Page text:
Barry Wilmore is pictured working on the third spacewalk outside the ISS last Sunday by fellow crew member Terry Virts. Image credit: NASA

Mar 8, 2015 Can the world still work together in space?

Sen—Astronauts aboard the International Space Station returned to science missions within the orbiting outpost this week, following the three spacewalks that prepared for the docking of commercial crews in the future.

Several went foraging around the ISS, taking samples of microbes, such as from bacteria and fungus. It was for a Japanese-led experiment designed to protect astronauts’ health by keeping the air pure. 

When the microbes are examined back on Earth, the research should lead to cleaner environments in laboratories and food processing plants, once again demonstrating how space science is improving all our lives.

What the ISS has also shown since its conception, and the start of construction in 1998, is a remarkable collaboration between once great rivals in the world, notably the U.S. and Russia, following the fall of the Soviet Union.

No sensible person could fail to appreciate such a harmonious and pragmatic relationship which has allowed the ISS to become the longest continually occupied habitat in space since its first crew arrived to stay in November 2000.

It allowed NASA to build enough trust in its Russian partners for the Space Shuttle to be retired when there was no alternative vehicle ready to ferry US astronauts to orbit. Instead the agency has allocated funds to pay Russia to fly its crews aboard their Soyuz spaceships since 2011.

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Expedition 20, in 2009, was the first time that all five ISS partner nations were represented together on board the station. They were, from left to right, Russia’s Roman Romanenko, Japan’s Koichi Wakata, Europe’s Frank De Winne, NASA’s Michael Barratt, Canada’s Bob Thirsk, NASA’s Tim Kopra, and Russia’s Gennady Padalka. Image credit: NASA

But inevitably perhaps, things are changing. Political events back on Earth have consipired to sow seeds of mistrust between nations that are partners in space. Western nations have taken sanctions against President Putin’s Russia even as they still collaborate in space. Now there are clear signs that this close co-operation in orbit is being tested.

Though Russia has just agreed to continue providing modules for the ISS until 2014, a four-year extension that came as a relief to the U.S., it plans to go it alone after that by building its own space station.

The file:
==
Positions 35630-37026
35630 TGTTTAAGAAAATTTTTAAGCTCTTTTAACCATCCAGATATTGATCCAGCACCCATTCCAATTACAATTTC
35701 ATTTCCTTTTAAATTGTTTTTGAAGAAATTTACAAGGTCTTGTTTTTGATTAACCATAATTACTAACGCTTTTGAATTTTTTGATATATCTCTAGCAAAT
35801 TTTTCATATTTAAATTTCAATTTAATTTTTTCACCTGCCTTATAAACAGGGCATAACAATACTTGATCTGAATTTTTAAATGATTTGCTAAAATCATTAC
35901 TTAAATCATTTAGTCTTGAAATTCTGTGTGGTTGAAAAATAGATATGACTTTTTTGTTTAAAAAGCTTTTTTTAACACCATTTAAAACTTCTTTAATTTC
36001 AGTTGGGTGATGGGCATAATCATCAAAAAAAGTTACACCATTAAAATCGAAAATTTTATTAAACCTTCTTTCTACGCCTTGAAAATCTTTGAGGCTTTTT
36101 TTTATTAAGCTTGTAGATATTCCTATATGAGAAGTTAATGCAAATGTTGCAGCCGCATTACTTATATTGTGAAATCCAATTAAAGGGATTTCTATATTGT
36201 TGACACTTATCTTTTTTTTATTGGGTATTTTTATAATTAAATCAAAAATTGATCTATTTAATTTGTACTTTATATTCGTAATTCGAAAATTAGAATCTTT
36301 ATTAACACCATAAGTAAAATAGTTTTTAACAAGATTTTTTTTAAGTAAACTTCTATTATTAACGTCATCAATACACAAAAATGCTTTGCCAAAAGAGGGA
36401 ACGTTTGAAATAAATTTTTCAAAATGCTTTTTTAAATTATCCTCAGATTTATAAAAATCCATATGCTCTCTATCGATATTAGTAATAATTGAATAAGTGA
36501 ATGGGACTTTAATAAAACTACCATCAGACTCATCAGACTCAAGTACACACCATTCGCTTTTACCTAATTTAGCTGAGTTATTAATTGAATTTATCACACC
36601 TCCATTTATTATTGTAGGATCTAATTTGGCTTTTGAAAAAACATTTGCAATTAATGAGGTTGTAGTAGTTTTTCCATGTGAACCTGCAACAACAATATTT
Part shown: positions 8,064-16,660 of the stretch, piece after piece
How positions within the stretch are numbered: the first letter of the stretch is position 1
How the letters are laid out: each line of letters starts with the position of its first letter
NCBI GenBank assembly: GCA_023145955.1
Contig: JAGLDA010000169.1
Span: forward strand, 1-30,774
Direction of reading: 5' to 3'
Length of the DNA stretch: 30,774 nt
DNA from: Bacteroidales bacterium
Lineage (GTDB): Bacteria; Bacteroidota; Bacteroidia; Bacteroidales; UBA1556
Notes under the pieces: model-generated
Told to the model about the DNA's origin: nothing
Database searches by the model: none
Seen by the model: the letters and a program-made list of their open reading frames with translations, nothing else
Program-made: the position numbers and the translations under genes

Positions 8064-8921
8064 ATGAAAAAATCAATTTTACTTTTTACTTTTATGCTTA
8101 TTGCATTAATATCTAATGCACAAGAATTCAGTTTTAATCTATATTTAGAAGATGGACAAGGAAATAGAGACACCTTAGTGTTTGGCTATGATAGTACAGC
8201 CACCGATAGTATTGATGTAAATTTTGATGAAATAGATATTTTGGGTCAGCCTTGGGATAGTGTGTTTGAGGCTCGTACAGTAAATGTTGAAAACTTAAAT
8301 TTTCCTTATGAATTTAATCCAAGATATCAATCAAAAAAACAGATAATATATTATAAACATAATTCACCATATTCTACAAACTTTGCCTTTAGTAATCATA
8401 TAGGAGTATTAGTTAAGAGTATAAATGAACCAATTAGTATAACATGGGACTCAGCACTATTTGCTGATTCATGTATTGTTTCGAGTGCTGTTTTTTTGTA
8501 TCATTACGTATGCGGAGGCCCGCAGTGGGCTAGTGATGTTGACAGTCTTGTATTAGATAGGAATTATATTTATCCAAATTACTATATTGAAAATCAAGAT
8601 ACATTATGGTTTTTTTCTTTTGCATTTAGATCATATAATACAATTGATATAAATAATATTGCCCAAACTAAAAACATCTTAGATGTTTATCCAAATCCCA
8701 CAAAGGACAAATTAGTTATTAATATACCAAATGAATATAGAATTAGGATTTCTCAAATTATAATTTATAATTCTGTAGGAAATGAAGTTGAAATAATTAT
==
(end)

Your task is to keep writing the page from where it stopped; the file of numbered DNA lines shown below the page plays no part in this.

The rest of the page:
By then, of course, NASA will have a fleet of its own spacecraft, some commercial and some NASA-owned, to fly astronauts into orbit and beyond. Europe will be providing a vital support module for the agency’s own Orion spacecraft, based on its proven ATV technology. But the level of collaboration, if any, with Russia ten years hence is impossible to predict.

Some might say that a Cold War Mk II would be good for advancement in human space activities. There is no doubt that the “space race” of the 1960s was an incredible driver that propelled the U.S. from putting its first man in space in May 1961 to landing the first men on the Moon in July 1969—a huge advance in just eight years.

A new kind of space race appears to be beginning anyway with the entry of a relatively new major player in the field, in the form of China. Following the successful launch of its first taikonaut in 2003, with more following, China is planning a permanent space station of its own in 2020 and missions to fly humans to the Moon after that.

So it seems that a golden age of collaboration might be about to wane, and we will see China, the U.S. and Russia all embarking on their own separate projects to gain a dominant presence in Earth orbit, and then outposts on the Moon and eventually Mars.

Hopefully, at a time when we see some sections of the human race rejecting science and reason, and turning to barbarism, the forward-looking minds that have achieved such advances in space will continue to work together for the benefit of all humankind.

Astronauts and space engineers paid tribute last week to Leonard Nimoy, following the death of the actor who played Star Trek’s original Mr Spock. Many were inspired to work in space by the voyages of the Starship Enterprise.

Part of that starship’s inspiration was that it was an internationally-crewed vessel (plus a Vulcan of course), and battles were not fought between the crew members but with those pesky Klingons as it travelled the galaxy to keep the peace.  

Some visionaries today are already planning real starships to travel to other suns, such as Project Icarus. Without the convenience of warp drive, such missions would take many thousands of years and the starships become home for generations of humans.

They would no doubt be international too, even as, with passing centuries, that word began to lose any logical meaning to a mind like Spock's.